When I began to be conscious of feminist theory, I was still a big fan of Brian de Palma. However, when I saw his film Body Double and began to examine the oeuvre of the man, I realized he didn't like women very much. His much-praised Casualties of War was, for me, simply a relentless, entertainment-value depiction of a woman's torture, rape and murder not a necessary depiction of the horrors of war.

It was de Palma that got me to thinking about the concept of pernicious art. I know the very idea will raise hackles of many readers... so, come with me to my recent (and first) viewing of DW Griffiths' Birth of a Nation (BOAN).

I watched the film because everyone said I should, despite its controversial nature. So I tried to watch as two people: the leftwing crank and the appreciator of craft. The latter was told that modern film was born with the work - crossfades, multiple storylines, yadda yadda yadda - but this discussion seems to forget that many of the storytelling techniques film historians find innovative were simply iterations of emerging techniques of theatre; Ibsen's Peer Gynt and Wagner's Ring Cycle spring immediately to mind. So, no, I am not impressed by Griffiths' historic art. 

Monday, September 23, 2013

The Question... Gregory Selinger on Body Slam

An Escape From Thinking... Nope
by Estelle Rosen

Gregory "Krypto" Selinger's physical feats and eclectic style have made him a staple of the breaking scene for over a decade. His explorations of the largely unexplored possibilities of bboy vocabulary continue with exponential velocity. In 2008, he was invited to Brussels by Wim Vandekybus to train and dance with Ultima Vez in research for a new creation, and lived in Los Angeles with breakdance legend Jacob ‘Kujo’ Lyons. He has performed in numerous Cirque du Soleil projects, and has shared stages with music artists such as The Roots, K-Os, and The Flaming Lips. In 2009, Gregory choreographed Still Milking the New Sacred Cow under the mentorship of Victor Quijada, Artistic Director of Rubberbandance, and presented at Place-des-Arts. Since 2009, he interpreted for Solid State Breakdance's Breakdance for Solo Cello, a unique fusion with Bach’s intimate Suites for Unaccompanied Cello, highlighting  beauty and fluidity of the breakdance body. His duet ‘Vague’, co-created with Gélymar Sanchez, won the Studio 303 Flexi-Prix in 2010. His solo creation A Piece of: My Heart (Breaking), has been critically acclaimed, and has been presented in Quebec, Ontario, Germany, and Mexico. In January 2011, The Montreal Mirror selected him for their annual Noisemakers edition, recommending that Montrealers follow this emerging artist. He is the founder of Body Slam, an interdisciplinary improvisation collective which began at the Montreal Fringe Festival in 2011. Body Slam won two Fringe awards, before going on to perform in the 2011 Les Escales Improbables festival.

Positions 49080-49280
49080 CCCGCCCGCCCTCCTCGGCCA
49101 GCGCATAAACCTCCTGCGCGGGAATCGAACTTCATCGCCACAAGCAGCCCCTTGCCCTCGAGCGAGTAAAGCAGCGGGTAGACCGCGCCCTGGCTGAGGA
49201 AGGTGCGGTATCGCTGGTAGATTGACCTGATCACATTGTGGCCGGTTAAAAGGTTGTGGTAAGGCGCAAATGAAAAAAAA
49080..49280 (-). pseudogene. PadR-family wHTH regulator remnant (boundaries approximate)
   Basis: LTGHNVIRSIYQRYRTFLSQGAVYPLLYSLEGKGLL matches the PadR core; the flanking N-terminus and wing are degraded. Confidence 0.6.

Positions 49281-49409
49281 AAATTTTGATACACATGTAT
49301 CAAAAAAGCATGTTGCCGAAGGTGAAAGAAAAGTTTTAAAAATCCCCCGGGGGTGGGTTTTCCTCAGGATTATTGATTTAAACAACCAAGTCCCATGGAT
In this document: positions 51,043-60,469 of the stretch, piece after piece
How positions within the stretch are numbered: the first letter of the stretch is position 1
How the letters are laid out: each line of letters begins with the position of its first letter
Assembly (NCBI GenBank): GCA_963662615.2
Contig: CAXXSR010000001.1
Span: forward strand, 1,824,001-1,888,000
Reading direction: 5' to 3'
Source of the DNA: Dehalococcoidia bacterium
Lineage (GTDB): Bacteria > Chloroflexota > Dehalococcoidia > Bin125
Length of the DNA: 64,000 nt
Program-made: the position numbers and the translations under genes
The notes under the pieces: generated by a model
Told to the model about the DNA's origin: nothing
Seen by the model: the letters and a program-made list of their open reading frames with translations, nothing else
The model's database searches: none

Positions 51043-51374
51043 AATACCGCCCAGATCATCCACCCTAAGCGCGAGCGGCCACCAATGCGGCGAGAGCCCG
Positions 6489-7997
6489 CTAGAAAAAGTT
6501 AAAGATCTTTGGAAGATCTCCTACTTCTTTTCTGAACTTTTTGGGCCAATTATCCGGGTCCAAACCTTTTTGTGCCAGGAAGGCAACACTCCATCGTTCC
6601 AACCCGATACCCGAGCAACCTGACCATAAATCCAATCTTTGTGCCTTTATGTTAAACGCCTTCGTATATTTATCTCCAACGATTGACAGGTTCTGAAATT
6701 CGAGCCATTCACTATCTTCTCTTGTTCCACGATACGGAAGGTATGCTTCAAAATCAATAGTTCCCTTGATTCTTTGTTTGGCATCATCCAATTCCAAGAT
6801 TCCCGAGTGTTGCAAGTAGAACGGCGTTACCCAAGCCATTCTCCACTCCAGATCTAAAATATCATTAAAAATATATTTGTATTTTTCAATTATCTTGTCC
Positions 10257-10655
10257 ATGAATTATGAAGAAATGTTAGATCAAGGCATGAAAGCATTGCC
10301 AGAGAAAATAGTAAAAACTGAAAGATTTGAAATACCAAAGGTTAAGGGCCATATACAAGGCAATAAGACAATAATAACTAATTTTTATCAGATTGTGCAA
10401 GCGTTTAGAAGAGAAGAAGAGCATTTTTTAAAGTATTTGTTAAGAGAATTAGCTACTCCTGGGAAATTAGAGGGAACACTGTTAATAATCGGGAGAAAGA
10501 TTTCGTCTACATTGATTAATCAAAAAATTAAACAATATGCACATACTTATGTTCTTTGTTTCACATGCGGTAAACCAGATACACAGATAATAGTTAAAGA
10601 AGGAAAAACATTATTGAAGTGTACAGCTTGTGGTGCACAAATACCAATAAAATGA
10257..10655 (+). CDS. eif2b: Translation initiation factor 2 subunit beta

CHARPO: Your press release indicates Body Slam is an interdisciplinary exploration into  human nature. Tall order! Tell us how you go about making this happen, and how has it changed since its beginning in 2011?

SELINGER: Thanks for asking. For me, this idea of “exploring human nature” through performance, is one of the only reasons why I think that preparing a show is actually worthwhile. It takes so much time and effort to organize, promote, practice, and even just to show up and perform, that I really want to give and to gain something profound when I perform; I rarely feel satisfied by simply entertaining, these days. People often talk about dance as being so wonderful because it’s a kind of escape from thinking; I don’t really think that this is true. At least it’s not the whole truth. 

Openings We're Tracking This Week, September 23-29, 2013

Sunday, September 22, 2013

Sunday Feature: First-Person - Baritone Phillip Addis on performing two roles (La Bohème)

(photo by Kristin Hoebermann)
Parallel Existence
by Phillip Addis

A rising star on the international stage, Canadian baritone Phillip Addis has performed in opera, concerts and recitals throughout Canada, the United States, Europe and Japan. He’s been called “a star in the making” (MusicOMH) and praised for his creamy, bright, smooth voice as much as for his spell-binding, daring, yet sensitive interpretations.  He makes his Canadian Opera Company debut in the company’s production of La Bohème this October, singing the role of the musician Schaunard and the  painter Marcello.